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Can Europe's Economy be Saved

Date Added: July 12, 2012 02:28:30 PM
Author: admin
Category: Regional: Europe

The combined factors affecting European finances are interconnected more than ever before. Instead of a concrete foundation of savings, prudent investment, and bonds, individual European countries have liquefying financial bearings. New World and Pacific Rim markets are feeling the effects of a shrinking currency as well as dealing fewer currency trading options. Newspaper headlines and evening news lead stories regularly feature declining European situations both politically and economically.

 

 

The mighty tradition of the Old World and its permanency has undergone a change. The likelihood of economic recovery and financial stability of Europe is unknowable. The starting point of origin of many expatriates worldwide, the face of Europe in peril has a quelling chill. But so many financial markets globally are now watching the action in Europe nervously. For the first time in centuries intelligent analysts identify Europe as a whole as a risk.

 

To save Europe’s economy, elaborate backhoes of financial solidarity will have to be erected. Following the classic model of a financial bailout, a network of loans and key share buyouts from core companies of a given country are necessary. This has been sufficient in the past. In fact, just the public promise of aid from other major countries is often enough to bolster public confidence. But today, foreign markets are vulnerable to the same forces affecting the host government. They are risking their own financial health in current circumstances by doing so.

 

In ordinary circumstances these dictums would arrest any feelings of rising panic of investors and federal and government regulators. Yet the frequency of upended European financial markets in prominent recent headlines to fail financially has constricted this aid. Nowadays both internal policy advisors and the general public are critical of their own government undertaking more debt. With a dwindling gallery of “white knights”, European financial ministers have fewer go-to options.

 

As with many risky financial ventures, funds are controlled by multiple advisors. Soon, European market destabilisation will be a common denominator that devalues any investment. The question shifts to what European countries are willing to put up as collateral. Member countries of the European Union may have to offer up significant national assets, such as land, valuables, or art as a monetised security. The dominance of the Big Banks, who have their own scandals and issues, can no longer be depended upon for deep pocket lending.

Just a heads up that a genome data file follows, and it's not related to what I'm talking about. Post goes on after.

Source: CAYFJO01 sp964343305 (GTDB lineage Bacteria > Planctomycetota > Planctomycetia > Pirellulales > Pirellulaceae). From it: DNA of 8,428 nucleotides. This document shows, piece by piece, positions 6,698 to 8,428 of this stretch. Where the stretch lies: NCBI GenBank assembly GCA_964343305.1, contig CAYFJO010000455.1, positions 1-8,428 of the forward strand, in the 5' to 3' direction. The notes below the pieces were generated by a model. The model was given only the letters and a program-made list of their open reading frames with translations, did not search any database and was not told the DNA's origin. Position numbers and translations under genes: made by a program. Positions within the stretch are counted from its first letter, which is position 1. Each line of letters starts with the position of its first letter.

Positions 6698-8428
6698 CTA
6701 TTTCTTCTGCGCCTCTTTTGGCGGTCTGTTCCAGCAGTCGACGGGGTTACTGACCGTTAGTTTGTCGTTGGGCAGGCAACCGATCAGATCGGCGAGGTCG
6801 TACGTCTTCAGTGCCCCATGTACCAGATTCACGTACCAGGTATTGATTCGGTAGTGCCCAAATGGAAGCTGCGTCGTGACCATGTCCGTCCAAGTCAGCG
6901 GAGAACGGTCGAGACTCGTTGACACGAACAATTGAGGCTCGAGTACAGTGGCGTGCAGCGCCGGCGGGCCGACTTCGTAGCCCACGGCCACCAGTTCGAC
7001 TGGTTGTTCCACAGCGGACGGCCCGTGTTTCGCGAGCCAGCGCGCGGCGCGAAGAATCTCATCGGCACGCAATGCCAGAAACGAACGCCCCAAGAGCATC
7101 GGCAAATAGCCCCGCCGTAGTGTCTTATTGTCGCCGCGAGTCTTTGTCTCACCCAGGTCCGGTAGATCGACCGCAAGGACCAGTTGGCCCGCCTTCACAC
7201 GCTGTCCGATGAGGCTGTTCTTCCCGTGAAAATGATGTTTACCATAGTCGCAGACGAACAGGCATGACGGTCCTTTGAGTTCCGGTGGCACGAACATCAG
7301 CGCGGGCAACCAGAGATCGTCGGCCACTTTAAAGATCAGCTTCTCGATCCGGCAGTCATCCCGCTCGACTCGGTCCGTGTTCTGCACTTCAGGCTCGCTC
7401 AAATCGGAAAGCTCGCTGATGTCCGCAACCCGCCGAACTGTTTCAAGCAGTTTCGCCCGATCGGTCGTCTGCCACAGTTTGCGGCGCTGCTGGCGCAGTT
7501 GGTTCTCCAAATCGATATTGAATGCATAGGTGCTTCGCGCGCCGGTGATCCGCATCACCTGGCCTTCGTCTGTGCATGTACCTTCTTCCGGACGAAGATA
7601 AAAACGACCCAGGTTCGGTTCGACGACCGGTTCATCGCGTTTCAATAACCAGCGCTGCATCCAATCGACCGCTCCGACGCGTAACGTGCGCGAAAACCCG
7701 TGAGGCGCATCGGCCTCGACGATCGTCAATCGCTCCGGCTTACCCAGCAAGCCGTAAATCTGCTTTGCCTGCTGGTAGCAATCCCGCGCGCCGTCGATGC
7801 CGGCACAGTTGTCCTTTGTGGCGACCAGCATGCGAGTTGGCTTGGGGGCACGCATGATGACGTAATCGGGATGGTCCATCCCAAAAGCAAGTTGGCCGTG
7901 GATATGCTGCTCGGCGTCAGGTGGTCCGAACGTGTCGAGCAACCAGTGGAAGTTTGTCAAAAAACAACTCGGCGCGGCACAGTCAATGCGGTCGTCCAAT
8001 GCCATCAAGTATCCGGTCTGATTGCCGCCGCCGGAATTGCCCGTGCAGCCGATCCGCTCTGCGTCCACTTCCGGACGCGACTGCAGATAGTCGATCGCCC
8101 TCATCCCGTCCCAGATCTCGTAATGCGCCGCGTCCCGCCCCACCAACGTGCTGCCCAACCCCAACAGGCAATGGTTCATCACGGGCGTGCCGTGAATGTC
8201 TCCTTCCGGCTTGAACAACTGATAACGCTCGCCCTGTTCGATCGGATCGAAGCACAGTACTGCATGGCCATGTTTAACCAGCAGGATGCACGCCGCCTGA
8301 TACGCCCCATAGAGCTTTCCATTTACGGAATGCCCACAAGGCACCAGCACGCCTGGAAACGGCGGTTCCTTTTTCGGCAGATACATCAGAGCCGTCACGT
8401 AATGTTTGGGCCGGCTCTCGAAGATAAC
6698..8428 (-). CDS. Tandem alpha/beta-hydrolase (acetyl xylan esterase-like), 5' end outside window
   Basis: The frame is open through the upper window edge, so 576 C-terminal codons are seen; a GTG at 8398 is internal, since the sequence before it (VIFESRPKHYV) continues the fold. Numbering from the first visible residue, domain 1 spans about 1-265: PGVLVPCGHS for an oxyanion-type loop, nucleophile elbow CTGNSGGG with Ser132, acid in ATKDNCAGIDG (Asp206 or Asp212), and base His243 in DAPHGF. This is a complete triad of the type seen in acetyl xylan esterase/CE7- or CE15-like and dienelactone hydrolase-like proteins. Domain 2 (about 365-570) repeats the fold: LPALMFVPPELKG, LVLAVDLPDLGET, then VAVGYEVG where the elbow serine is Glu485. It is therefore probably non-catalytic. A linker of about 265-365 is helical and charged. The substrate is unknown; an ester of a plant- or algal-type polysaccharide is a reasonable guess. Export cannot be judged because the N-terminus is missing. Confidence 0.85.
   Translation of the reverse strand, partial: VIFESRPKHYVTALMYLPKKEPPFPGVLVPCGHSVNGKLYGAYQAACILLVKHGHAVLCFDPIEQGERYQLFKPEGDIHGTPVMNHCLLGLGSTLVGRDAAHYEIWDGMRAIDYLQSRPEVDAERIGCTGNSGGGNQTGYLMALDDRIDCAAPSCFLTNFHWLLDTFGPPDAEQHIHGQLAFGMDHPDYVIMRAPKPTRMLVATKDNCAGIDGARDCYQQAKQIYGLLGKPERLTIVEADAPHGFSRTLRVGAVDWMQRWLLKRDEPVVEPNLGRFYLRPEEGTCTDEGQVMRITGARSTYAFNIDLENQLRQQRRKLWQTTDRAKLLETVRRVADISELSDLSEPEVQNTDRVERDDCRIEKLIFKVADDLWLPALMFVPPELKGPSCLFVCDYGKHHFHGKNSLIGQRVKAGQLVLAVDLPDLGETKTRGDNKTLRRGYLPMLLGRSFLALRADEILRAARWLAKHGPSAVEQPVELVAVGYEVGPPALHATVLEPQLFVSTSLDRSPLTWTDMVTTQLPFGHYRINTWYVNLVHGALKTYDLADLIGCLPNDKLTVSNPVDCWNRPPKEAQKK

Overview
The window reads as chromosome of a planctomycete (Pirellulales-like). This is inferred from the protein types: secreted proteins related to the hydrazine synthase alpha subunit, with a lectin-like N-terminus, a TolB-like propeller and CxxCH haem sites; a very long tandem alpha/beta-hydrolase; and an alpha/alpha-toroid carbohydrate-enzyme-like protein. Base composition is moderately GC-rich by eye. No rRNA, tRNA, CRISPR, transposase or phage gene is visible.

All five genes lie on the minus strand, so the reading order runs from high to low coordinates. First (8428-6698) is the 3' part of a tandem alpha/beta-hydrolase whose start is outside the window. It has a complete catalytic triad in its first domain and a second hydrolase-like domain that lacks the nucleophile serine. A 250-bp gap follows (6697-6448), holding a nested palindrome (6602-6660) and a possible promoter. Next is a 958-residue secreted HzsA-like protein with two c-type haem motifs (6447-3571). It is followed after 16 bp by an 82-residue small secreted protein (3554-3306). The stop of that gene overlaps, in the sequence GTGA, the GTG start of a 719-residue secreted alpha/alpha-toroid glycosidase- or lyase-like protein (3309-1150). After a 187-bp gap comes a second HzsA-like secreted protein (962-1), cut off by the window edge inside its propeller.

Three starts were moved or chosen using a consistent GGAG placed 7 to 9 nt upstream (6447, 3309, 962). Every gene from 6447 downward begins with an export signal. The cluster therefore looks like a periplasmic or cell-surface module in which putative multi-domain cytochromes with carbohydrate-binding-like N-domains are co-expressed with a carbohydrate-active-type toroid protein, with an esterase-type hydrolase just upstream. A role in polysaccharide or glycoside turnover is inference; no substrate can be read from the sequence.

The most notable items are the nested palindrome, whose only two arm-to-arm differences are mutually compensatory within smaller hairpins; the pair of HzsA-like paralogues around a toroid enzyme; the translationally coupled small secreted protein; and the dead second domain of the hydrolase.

The international view of corporate and government lending for European country clients varies. Debt accords are only as good as the word of the interested lender. Where German debt and Spanish and Greek and Irish bailouts fluctuate, market confidence is reflected by the Euro trading at a two year low. Given that the Euro is the coin of the bailout realm, sovereign debt responsibility must be governed by still vacant office of a central debt regulator. This is true even though deficit reduction strategies abound.

 

 

Declines in national money markets interconnect with agricultural and trade volumes globally. As one player wins out, that country which is defeated becomes less equipped to bolster international debt. Senior bankers around the world are now handling their exports with an eye to publicly held debt and the restructuring of that debt in a manner that introduces foreign leverage with heightened performance expectations.



European countries will only be able to save their individual and combinedeconomies, at the cost of tens of billions of Euros per country. Yet only by adding value, investment, and networked financial planning can Europe survive. But if conciliatory debt forgiveness and debt reductions for European countries continues, the value of any rescue scenario may devalue the Euro it was founded on. Therefore only history will reveal if the European Union is an animal not fit ti fiscally survive.

 

 

 

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